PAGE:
It might seem like a no-brainer to simply choose the caliber size of a suppressor to match the caliber size of your gun. This makes sense for some shooters, but not for all. There are shooters who rely on a handful of caliber sizes between their rifles and pistols. If all of those needs are met by a 9mm pistol caliber size suppressor and a 5.56 rifle caliber size suppressor, then the choice is easy.

Yet there are a lot of shooters who have a wider spectrum of rifle and pistol calibers and the funny thing about shooting suppressors and seeing their effectiveness is that eventually, a shooter will want to suppress every firearm they own, regardless of caliber size.

If suppressors were more easily obtainable or did not come with a $200 tax stamp involved with the purchase, most folks would simply buy a rifle or pistol suppressor of the caliber sizes that they need and call it a day. Unfortunately, that is not currently the case in America.

The answer is simple for those starting out: find the right rifle or pistol caliber sizes that give the most options to the shooter. To this end, we recommend a quality rimfire caliber suppressor, a .45 pistol caliber suppressor, and a rifle caliber size suppressor in .308 capable of handling the most powerful .30 caliber rifle you plan to shoot.

The .308 caliber sized suppressor will work on 5.56 caliber rifles and other cartridges such as 30-30 Winchester or 243 Winchester. A modern quality .45 caliber pistol sized suppressor will handle 45 ACP, 9mm and even subsonic 300 Blackout. Some shooters have tried bigger suppressors intended for larger .50 caliber rifles on all their firearms, but as we mentioned earlier they are often a bit unwieldy or too weighty to use on some rifles as well as most pistols.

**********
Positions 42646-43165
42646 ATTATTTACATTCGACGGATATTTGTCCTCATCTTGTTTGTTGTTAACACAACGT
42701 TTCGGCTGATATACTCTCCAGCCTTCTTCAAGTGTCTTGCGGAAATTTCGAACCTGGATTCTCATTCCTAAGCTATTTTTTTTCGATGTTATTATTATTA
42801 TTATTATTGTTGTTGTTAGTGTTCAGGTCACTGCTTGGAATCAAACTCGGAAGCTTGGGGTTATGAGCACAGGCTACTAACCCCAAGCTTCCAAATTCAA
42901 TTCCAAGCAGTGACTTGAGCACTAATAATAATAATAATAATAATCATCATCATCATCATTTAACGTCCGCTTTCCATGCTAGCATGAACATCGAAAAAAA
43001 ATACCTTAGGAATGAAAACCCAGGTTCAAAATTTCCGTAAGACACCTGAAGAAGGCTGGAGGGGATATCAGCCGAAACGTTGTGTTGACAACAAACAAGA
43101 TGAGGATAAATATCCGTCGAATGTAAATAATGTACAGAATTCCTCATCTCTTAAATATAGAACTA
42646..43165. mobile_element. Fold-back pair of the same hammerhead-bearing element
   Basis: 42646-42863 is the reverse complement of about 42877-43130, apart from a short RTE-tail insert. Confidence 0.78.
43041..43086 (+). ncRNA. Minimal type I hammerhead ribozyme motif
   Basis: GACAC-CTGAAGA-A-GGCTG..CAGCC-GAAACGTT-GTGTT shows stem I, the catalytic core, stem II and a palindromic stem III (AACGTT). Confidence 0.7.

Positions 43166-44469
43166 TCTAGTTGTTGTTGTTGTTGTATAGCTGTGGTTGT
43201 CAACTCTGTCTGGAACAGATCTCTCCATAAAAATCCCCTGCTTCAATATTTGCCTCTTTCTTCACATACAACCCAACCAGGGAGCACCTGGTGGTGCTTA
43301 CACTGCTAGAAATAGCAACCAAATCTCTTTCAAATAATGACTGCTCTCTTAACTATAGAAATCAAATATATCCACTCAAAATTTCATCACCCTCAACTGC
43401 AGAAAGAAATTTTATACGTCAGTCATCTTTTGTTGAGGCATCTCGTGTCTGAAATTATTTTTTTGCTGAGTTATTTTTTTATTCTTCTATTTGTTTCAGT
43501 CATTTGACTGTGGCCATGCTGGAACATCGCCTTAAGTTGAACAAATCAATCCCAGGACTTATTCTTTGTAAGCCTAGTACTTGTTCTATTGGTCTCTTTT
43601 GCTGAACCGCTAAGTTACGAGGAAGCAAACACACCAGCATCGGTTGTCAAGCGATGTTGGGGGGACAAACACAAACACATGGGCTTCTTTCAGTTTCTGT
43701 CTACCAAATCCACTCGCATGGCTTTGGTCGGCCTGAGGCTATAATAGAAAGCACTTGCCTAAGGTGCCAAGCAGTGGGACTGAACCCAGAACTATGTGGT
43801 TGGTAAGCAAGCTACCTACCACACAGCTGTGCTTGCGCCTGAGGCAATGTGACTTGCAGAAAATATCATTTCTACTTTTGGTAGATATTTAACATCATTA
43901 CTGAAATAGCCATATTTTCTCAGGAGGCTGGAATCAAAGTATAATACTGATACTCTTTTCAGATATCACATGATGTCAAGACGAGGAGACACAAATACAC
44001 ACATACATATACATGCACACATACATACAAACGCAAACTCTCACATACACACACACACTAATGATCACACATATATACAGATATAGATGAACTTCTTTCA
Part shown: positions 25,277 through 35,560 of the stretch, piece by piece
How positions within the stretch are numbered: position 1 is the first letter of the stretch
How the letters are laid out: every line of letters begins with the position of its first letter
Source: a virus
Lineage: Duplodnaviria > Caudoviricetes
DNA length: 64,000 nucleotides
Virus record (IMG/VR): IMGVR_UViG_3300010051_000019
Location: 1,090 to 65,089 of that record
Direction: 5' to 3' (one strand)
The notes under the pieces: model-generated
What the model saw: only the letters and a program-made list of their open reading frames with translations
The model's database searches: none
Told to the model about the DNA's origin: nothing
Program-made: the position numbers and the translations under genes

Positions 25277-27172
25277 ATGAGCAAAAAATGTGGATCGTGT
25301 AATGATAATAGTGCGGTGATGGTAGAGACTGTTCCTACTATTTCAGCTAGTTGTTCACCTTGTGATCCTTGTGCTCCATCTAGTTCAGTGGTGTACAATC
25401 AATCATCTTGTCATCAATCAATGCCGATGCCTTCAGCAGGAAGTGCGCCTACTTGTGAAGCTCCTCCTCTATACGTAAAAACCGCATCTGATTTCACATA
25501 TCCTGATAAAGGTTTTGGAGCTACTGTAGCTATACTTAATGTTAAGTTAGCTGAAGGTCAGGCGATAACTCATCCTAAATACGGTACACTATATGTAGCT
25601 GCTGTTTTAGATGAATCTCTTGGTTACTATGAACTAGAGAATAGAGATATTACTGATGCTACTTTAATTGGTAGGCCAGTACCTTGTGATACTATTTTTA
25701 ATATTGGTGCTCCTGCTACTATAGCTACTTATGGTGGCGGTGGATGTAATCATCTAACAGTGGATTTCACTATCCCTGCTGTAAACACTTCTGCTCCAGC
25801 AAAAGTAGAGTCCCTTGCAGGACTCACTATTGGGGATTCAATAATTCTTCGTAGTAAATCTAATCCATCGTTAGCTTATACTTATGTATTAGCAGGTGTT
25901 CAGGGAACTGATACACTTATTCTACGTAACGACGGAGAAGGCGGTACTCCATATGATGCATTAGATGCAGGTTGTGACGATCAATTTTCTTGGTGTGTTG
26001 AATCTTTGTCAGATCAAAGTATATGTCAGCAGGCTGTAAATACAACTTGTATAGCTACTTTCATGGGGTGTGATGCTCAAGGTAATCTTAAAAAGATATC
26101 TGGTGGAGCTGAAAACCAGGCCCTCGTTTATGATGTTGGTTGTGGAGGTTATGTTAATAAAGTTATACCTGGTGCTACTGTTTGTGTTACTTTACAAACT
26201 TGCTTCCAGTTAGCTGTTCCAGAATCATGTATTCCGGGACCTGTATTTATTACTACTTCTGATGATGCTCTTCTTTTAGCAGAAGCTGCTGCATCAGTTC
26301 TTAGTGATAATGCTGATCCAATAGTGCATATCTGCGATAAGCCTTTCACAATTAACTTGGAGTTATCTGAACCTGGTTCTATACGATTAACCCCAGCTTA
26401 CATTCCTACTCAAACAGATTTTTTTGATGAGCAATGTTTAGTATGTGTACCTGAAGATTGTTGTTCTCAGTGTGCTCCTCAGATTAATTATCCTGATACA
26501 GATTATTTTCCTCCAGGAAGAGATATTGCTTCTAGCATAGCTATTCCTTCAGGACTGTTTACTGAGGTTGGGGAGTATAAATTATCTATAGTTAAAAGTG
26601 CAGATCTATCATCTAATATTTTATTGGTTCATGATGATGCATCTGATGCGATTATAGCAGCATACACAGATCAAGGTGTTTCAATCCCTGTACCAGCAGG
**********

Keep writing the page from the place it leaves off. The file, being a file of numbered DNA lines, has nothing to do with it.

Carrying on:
After a basic battery of rifle caliber and pistol caliber suppressors, a dedicated shooter can and should diversify for better performance, whether it is a rifle caliber suppressor for use in precision rifle shooting competition where weight is a factor or a machine gun collector where a suppressor that can handle the volume of full-auto fire is needed.

For a truly diverse pistol caliber suppressor, we recommend the BANISH 45. This is a modular suppressor in .45 caliber that uses different pistons based on the thread pattern of the host firearm. It can handle everything from rimfire to 45 ACP including subsonic 300 Blackout.

As for a diverse and modular .308 rifle caliber suppressor, you cannot go wrong with either the BANISH 30 or BANISH 30-GOLD. The BANISH 30 can be assembled in two lengths, 7” or 9” and is a direct thread model that uses an adapter to go down to 1/2×28” threads and is rated to 300 Weatherby Magnum. The BANISH 30-GOLD is a fixed size of 9” in length but it uses a QD mounting system and is rated to 300 RUM.

Key Takeaways

Always remember that while the gun caliber size is important when buying a suppressor, it is equally important to consult the manufacturer with regard to the power threshold, especially when it comes to rifle caliber suppressors. Some suppressors may be fine for certain calibers with regard to rifles, but there may be minimum barrel lengths as considerations.

A number of manufacturers give a minimum barrel requirement of 10.5” with rifle calibers such as 5.56 NATO or 308 Winchester because the excessive blast and flash signature can cause premature wear on the baffles of the silencer, regardless of caliber.